Inagaki, Tomoyuki Nihon University
Takahashi, Kazuya NPO Growing People's Will
Ikeda, Norihiro Kictec
Takeuchi, Kiyohito Kictec
Ogino, Hiroshi Kictec
Kobayakawa, Satoru Nihon University
For people with visual impairments who face difficulties when crossing the road, in urban areas of Japan the infrastructure designed to provide an indication of crossing direction and the curbstones at sidewalk-roadway boundaries often varies in reliability from one crossing to another. If anything, this promotes stress for users and is an issue for which improvement is urgently needed. The authors have proposed new orientation blocks to be installed at crosswalk entrances as a means of more accurately indicating to people with visual impairments the trajectory to follow when crossing the road, and in prior research have derived desirable specifications for the profile of these blocks and their position relative to tactile walking surface indicators (TWSI).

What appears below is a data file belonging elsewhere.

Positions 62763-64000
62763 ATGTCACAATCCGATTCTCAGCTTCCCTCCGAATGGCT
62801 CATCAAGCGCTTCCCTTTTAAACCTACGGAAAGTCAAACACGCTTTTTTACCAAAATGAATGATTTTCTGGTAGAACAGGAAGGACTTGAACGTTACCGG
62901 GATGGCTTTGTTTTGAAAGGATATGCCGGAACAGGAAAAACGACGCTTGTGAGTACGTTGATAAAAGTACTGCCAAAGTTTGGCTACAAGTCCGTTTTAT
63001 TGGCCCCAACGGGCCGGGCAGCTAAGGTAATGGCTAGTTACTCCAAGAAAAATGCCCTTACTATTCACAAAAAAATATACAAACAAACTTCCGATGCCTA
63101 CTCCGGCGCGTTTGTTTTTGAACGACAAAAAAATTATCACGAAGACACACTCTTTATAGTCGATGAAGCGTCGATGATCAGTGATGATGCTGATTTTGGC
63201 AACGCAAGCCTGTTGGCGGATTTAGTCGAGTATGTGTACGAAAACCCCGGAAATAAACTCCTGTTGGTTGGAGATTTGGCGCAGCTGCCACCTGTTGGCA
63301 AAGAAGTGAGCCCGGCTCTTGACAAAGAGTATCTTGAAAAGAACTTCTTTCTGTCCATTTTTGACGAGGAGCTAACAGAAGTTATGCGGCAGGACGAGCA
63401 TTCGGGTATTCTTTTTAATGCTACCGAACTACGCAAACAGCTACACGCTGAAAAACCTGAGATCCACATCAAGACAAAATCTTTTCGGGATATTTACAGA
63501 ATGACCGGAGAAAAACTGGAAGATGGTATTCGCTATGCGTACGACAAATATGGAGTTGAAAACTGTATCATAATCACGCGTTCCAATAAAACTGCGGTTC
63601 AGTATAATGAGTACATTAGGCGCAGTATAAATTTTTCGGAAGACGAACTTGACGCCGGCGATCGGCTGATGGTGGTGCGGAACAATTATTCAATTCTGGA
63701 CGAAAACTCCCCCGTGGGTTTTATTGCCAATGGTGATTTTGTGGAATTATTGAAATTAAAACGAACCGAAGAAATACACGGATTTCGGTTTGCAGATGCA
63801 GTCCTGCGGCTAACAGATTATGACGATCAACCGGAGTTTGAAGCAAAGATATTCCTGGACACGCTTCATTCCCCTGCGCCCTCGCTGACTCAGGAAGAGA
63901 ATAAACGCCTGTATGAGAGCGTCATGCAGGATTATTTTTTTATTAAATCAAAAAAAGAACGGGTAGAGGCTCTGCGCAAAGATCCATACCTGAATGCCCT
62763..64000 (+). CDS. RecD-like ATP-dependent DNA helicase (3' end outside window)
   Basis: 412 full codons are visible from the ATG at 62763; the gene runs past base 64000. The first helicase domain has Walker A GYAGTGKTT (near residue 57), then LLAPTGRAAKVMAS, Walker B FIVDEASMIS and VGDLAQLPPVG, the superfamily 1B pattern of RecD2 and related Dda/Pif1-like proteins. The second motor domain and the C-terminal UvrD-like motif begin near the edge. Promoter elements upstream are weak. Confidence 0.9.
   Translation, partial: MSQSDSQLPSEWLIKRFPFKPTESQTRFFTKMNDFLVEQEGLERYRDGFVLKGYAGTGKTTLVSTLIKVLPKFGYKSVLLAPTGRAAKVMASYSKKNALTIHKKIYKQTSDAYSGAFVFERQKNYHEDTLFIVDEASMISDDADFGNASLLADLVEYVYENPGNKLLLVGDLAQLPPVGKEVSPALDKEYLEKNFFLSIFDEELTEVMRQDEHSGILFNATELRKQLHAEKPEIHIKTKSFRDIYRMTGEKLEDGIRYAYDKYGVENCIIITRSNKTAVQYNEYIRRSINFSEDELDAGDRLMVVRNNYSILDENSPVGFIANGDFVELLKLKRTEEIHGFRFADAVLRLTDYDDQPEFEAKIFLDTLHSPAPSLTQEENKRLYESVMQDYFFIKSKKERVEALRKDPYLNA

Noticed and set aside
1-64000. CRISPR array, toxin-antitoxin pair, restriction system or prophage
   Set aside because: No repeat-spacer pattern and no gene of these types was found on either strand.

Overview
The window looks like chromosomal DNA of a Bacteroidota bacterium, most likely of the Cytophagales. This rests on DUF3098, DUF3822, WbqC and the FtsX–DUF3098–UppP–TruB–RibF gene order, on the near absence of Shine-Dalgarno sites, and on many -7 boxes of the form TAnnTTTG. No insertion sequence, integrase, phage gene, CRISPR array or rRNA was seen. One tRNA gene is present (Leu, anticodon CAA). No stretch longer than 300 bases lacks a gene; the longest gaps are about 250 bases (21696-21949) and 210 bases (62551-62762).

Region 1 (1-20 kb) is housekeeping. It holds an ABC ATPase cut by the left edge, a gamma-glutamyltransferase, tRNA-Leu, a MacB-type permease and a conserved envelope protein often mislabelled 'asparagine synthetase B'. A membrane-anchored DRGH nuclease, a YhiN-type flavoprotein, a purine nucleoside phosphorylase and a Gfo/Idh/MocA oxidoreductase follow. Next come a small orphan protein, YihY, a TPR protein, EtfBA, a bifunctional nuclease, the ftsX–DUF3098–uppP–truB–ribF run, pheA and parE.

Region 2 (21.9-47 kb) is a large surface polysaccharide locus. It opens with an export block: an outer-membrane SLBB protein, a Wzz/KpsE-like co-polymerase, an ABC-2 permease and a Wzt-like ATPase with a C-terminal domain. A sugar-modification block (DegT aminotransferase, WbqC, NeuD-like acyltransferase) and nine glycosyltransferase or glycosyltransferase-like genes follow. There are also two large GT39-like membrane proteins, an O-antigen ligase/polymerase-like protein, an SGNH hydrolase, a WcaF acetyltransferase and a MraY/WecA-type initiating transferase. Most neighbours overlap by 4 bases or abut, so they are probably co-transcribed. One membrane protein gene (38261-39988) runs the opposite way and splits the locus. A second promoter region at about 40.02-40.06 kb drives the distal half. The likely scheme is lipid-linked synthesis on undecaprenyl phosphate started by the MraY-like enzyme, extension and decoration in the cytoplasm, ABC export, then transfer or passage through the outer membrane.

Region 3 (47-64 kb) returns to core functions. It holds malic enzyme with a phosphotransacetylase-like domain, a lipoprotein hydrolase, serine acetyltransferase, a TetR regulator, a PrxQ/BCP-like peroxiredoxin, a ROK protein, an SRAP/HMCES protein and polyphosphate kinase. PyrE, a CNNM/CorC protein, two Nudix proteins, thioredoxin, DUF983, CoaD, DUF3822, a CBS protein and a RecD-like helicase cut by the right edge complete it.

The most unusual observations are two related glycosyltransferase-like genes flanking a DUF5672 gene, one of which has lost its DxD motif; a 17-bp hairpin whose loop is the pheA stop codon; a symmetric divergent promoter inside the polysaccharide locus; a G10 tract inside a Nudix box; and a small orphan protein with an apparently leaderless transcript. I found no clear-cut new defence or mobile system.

For this paper, in order to examine in greater detail the desirable position of orientation blocks relative to TWSI, the authors conducted an experiment using totally blind subjects to evaluate conditions on a 10 m walk that simulated an actual crossing. The results, based on observations of the trajectories walked by participants in the experiment and interviews eliciting their subjective evaluations, showed that separating orientation blocks and blister tactile blocks by about 8–12 cm is effective in constraining lateral deviation at a point 5 m from the start of crossing and that an 8 cm separation was desirable in order to maintain an effective reduction of mental stress while crossing.
International Association of Traffic and Safety Sciences|Elsevier
This is an open access article under the CC BY-NC-ND license (http://creativecommons.org/licenses/by-nc-nd/4.0/).
iatssr_41_2_82.pdf 1.11 MB